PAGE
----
As far as I know the “R:” prefix is an Italian prerogative, I don’t think any other Outlook Express version changed that. I suppose it came from the same people who decided that Windows’s Minesweeper was too violent, and had to be replaced with “Prato fiorito” (literally Flowered Garden; it was the exact same code of Minesweeper, just resources changed so that the icon was a flower and instead of mines you had to avoid flowers… I suppose it could work if one has an allergy…).

Sigh, like there wasn’t enough bad stuff already in Italy, even Microsoft wanted to make people laugh at us…

Comments 7
  1. Many Germans have their clients set up in a similar way: You get “AW:” instead of “RE:” (for “Antwort”) (I forgot what those clients use for “FW:”).Localisation is all good but here it obviosuly poses a problem. On the other hand I don’t think that the standard determines how replies have to be called, I think you can set a header referencing the message ID of the message you reply to but it’s not always set.It’s a lack of the email protocol actually and I think pretty much all agree that we are at a point where we should think about a new protocol/specification for mails, one that allows us to handle all the mails we get in a reasonable way. Email v.2 here we come 😉

  2. Ah now that you make me think of it, I remember having _two_ messages (out of 2.4GB) that have AW: reply tag. Maybe in Germany they are more considerate and disable that more often? Or I just didn’t have much contact with germans.I do understand that it’s not mandated by any standard, that’s why I said “de-facto standard”. Almost all webmail softwares luckily seems to be using “RE:” anyway, even if they are Italian.The problem with protocols and specifications for email is that they either get incompatible, or they tend to have the same problems when you come to interoperability :/ It’s a _very_ difficult situation. You can see that even with HTML emails. Hate them or not, they were trying to solve something that was intended by a subset of users as a problem…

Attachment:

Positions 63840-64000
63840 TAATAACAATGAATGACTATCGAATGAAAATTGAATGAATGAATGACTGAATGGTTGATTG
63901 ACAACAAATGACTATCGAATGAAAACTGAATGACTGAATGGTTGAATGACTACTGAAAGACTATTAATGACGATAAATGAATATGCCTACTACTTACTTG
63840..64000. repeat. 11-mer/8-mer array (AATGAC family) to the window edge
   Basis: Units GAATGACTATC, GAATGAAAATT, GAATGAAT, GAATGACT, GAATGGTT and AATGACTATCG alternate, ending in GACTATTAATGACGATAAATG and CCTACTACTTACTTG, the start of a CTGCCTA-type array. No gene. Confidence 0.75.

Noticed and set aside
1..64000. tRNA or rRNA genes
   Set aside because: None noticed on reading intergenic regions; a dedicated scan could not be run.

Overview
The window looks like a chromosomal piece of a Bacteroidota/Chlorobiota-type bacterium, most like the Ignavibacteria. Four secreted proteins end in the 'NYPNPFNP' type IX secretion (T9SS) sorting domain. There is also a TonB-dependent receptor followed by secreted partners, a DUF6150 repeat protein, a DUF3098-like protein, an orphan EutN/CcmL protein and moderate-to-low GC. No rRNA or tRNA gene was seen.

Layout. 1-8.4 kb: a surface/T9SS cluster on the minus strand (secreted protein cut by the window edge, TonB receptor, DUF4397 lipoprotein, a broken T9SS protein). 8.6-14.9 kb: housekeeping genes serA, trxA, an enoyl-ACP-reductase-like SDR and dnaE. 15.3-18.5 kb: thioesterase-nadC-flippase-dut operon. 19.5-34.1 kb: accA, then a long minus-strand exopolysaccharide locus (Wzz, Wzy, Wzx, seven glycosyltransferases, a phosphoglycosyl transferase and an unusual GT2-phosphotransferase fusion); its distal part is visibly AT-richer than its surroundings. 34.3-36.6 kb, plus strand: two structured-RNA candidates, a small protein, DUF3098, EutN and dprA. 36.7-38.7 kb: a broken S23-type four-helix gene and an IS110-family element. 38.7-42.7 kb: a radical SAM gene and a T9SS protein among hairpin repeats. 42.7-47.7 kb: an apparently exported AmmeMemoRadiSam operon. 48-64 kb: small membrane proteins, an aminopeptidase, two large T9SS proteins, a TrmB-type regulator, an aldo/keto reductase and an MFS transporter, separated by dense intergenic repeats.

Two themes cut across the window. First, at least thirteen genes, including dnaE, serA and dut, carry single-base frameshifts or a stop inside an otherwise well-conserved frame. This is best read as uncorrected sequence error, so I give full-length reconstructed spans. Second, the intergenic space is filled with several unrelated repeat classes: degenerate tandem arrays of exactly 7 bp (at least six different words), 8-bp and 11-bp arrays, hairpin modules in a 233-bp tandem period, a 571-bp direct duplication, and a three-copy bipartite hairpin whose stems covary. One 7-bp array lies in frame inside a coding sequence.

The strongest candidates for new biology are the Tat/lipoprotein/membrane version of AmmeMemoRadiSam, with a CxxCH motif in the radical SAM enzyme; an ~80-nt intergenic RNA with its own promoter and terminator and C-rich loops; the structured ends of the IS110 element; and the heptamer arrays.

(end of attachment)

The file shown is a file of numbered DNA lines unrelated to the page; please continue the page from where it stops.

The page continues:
3. As someone who as only ever seen RE: I had simply considered it to be standard. I can see how it would be a major pain in the butt to deal with though. In fact, sometimes I e-mail people that will change the subject line for no apparent reason which can also throw off some e-mail clients.I think that possibly the larger problem here is that I bet 90% of users don’t notice, or simply don’t care. So what incentive is there for them to switch to the RE standard. Often times I feel that people such as developers, who have heavier computer usage, and are more aware of how silly these problems are, get the short end of the stick. I think this is because often they are only people bothered by these nuisances (myself included), because they understand how simple it would be to fix!I do see this as a problem, but sadly I think the public at large would have to care more for this to be addressed in any timely manner.

  4. “WG” (for ‘Weiterleitung’) is the German “Fwd” equivalent.I’ve got a bunch of them in my inbox — all sent by my university – which uses Outlook… so again the same culprit 🙂

  5. In (Brazillian) Portuguese, Re: sometimes is Res:, and FW or Fwd is sometimes Enc:Luckly, I usually don’t see many of those; or, if I see, I’ve never noticed or cared enough.

  6. Unfortunately, there’s also a webmail big provider which conforms to that.A friend of mine uses no less than FASTWEB webmail; and there’s no mean to configure that header. It is “R:”. Fixed.ARGH!

Leave a Reply

This site uses Akismet to reduce spam. Learn how your comment data is processed.